Figure: enrich real-time data with a database pattern

As depicted in the above figure, once the event is sent from the source, it is consumed by the listener and then during the processing stage, it queries the database and pull the data from there and enrich that information to the event. Once that is done, enriched data is printed in the console log. The source code for this use case can be found in the below gist.

In this use case we are using the “join” operator to enrich data from the database table into the event stream based on a certain condition. You can find the instructions to run this example and tryout in the below link.


Pattern 5 — real-time ETL with file tailing pattern

One of the oldest methods of moving data from one system to another is the ETL (Extract, Transform, Load). There is a considerable amount of such requirements out there in enterprises and dedicated tools are built for this purpose. With the advancements of the business requirements, these data migrations across systems needs to happen in real-time more often than not. That motivation has created the term real-time ETL which is an evolution of the traditional ETL process where data migrations happened in batch mode at night. One of the fundamental models of ETL is to read from a file and move that data into another system. In this pattern, we will be discussing about how to read information from a file in real-time by tailing the file and moving that data to a target system. In this case, target system is a log entry in the console. Users can extend this to any other target system such as database, file system or real-time event target such websocket endpoint.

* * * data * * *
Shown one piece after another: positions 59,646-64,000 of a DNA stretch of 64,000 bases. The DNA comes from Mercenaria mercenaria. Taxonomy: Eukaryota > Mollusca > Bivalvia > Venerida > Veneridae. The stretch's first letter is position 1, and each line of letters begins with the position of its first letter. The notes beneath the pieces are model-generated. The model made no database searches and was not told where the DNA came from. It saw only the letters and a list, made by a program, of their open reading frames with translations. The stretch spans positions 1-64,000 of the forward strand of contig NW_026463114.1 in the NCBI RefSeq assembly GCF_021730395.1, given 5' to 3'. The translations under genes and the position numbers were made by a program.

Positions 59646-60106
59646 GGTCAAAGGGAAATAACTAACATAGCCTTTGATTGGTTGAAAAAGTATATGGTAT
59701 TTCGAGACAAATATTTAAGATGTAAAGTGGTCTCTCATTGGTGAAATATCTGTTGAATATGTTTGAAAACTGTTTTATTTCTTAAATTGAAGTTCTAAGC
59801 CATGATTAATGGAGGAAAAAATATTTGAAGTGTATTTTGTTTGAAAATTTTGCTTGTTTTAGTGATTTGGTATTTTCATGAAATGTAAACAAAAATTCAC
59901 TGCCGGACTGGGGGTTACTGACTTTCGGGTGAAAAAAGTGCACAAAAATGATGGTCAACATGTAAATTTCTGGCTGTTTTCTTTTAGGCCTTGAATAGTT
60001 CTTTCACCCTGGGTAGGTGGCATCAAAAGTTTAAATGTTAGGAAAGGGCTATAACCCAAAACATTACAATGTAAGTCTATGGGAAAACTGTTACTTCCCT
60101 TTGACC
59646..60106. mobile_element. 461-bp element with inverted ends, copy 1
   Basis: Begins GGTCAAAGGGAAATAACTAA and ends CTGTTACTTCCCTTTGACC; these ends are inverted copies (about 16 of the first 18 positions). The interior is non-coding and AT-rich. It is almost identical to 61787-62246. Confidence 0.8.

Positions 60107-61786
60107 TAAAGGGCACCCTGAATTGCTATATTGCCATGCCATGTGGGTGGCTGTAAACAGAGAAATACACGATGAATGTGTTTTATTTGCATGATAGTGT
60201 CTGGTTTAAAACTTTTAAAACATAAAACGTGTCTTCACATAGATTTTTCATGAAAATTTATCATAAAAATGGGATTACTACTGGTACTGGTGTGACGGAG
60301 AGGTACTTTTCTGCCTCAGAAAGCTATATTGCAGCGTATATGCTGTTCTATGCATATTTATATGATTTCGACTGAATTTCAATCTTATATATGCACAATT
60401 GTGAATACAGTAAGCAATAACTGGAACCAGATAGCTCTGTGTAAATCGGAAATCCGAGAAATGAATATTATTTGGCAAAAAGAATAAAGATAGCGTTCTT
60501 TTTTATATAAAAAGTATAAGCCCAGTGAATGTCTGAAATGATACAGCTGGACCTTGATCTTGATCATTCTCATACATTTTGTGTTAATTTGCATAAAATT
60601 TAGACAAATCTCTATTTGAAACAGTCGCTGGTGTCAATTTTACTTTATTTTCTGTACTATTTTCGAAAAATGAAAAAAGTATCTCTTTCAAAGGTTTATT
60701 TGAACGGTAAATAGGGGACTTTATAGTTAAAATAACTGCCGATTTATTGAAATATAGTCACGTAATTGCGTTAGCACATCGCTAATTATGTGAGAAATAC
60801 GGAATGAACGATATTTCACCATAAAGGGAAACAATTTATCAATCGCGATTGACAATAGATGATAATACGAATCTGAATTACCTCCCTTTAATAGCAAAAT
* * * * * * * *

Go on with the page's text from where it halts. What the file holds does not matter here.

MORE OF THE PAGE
Figure: real-time ETL with file tailing pattern

As depicted in the above figure, source of the events in this use case is a file that stores the information in CSV format. It is important to understand that the file needs to adhere to the CSV standard for this use case to work as intended. We use a file listener (source) in the WSO2 SI to read the file in “tailing” mode so that it read the file line by line as and when lines are added to the file in real time. Then the information is read in CSV format and printed to the console log as the target output. You can find the source code to implement this use case in the below gist.

You can find the instructions to tryout this code in the below link.


Pattern 6 — real-time ETL with file regex pattern

There are some use cases in enterprise that external parties like partners, dealers upload their information as files without adhering to the format that the enterprise announces. In such cases, it is easier to have a mechanism built-in at the enterprise system to read such files rather than going back to that external party and tell them rework the file and send it again. In such a scenario, you can use the regex based file reading pattern to migrate data from such files to a target system. One thing to note here is that, there should be a some sort of a pattern that can be identified through a regex to read that file.

Figure: real-time ETL with file regex pattern